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Dublin: 5 °C Thursday 24 January, 2019

Sting of heaviest European loss lingers for Leinster ahead of Ricoh return

‘It will be in the back of our minds,’ says Garry Ringrose.

IT’S HARD TO believe it is only three Januarys ago that Leo Cullen’s Leinster ended a miserable European campaign with a seven-try defeat to Wasps, but history offers them a cautionary tale heading into this weekend.

The province’s interest in the competition had long since ended when they travelled to the Ricoh Arena in round six of the 2015/16 campaign, but that did little to soften the blow of a 51-10 hammering at the hands of the Premiership side.

Josh Van Der Flier shakes hands with George Smith Leinster suffered their heaviest European defeat on their last visit to Coventry. Source: James Crombie/INPHO

Needless to say Leinster have come along way since that day, but the painful memories serve as a warning ahead of their return to the scene of one of their most humbling European results.

While 11 of the matchday squad that day are still at the province, Cullen’s side are an entirely different beast to the one that leaked 36 unanswered second-half points en route to the province’s heaviest ever European loss.

A week previous, Garry Ringrose — still in the academy — starred as a young outfit put Bath to the sword, a win which is referenced as a key moment in Leinster’s development under Cullen and Stuart Lancaster, but even still the centre knows the wounds from Coventry still run deep.  

Cullen — admitting he is ‘nervous’ — is understandably wary.

“There’s the threat they have in their squad, they’re on mixed form, at the moment, it’s fair to say,” the head coach said. “They’d a good win against Northampton last week, you could see by the celebration at the end how much it meant to them, how much they were celebrating little wins in the game, and they’re trying to build that energy.

“You look at that team on paper, they’ve an unbelievable squad of top-end quality, we just need to prepare accordingly.”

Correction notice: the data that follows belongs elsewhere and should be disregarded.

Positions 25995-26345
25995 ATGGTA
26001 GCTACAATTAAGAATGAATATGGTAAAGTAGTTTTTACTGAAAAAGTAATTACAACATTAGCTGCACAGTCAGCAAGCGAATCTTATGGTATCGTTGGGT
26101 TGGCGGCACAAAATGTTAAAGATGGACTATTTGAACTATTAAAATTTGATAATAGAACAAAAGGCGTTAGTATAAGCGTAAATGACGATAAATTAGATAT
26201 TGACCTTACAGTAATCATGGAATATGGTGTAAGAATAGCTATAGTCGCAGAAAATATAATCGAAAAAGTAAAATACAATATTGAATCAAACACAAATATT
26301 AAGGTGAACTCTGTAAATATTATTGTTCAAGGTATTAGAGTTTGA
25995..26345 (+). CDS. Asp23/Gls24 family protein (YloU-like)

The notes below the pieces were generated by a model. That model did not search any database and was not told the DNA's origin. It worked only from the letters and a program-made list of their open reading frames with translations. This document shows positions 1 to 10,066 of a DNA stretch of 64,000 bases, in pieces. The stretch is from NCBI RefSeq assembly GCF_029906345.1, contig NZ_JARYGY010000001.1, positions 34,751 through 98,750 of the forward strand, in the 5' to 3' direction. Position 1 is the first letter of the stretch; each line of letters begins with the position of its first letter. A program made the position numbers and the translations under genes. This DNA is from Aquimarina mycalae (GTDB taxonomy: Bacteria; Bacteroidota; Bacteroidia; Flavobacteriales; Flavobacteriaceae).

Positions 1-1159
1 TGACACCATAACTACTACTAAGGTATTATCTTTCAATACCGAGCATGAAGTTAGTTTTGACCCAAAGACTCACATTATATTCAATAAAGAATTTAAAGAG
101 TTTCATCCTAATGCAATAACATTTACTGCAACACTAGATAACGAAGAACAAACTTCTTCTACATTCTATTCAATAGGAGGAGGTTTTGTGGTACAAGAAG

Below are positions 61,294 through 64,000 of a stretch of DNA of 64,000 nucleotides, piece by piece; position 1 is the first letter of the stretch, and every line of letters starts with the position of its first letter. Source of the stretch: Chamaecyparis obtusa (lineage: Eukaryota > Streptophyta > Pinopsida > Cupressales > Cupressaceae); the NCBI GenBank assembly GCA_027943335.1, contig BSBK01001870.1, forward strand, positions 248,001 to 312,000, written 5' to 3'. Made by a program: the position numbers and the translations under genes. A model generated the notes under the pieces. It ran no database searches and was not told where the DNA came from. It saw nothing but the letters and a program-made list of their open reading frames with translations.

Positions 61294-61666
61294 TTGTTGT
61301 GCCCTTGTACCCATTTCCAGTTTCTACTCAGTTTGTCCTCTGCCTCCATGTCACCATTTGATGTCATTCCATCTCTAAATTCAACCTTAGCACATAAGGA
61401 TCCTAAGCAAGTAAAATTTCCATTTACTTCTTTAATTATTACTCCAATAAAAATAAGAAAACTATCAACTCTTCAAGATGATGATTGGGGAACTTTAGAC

The defending European champions have their fate in their own hands heading into this weekend having obliterated Toulouse at the RDS on Saturday, and a fifth victory of the campaign would assure them of top spot in Pool 1 and a place in the quarter-finals. 

They are also in a race to finish as one of the top seeds, so to give themselves home advantage in the last eight and a potential home semi further down the line. 

Saracens and Racing 92 are the big threats in this regard, but Cullen’s side are in a strong position heading into the final round of fixtures, and a bonus-point win would strengthen their case for a top-two finish. 

Wasps, having lost all five of their games this term, are long out of contention in Pool 1 but will have revenge on their minds too after suffering a heavy defeat to Leinster at the RDS on the opening weekend. 

“They play a little bit differently but they have threats right across the team,” Ringrose said of Dai Young’s side.

Adam Byrne scores a try as Garry Ringrose celebrates Ringrose was outstanding on Saturday. Source: Oisin Keniry/INPHO

“It all starts again now and Monday. If we want to win again that will be what we are aiming for. How we start the week determines how we finish it at the weekend.

“The players will be well aware of that and the challenge it is to play over there. I wasn’t playing over there a few years ago but I remember Leinster going to Wasps and it isn’t a nice memory. The guys who came back really didn’t enjoy that at all.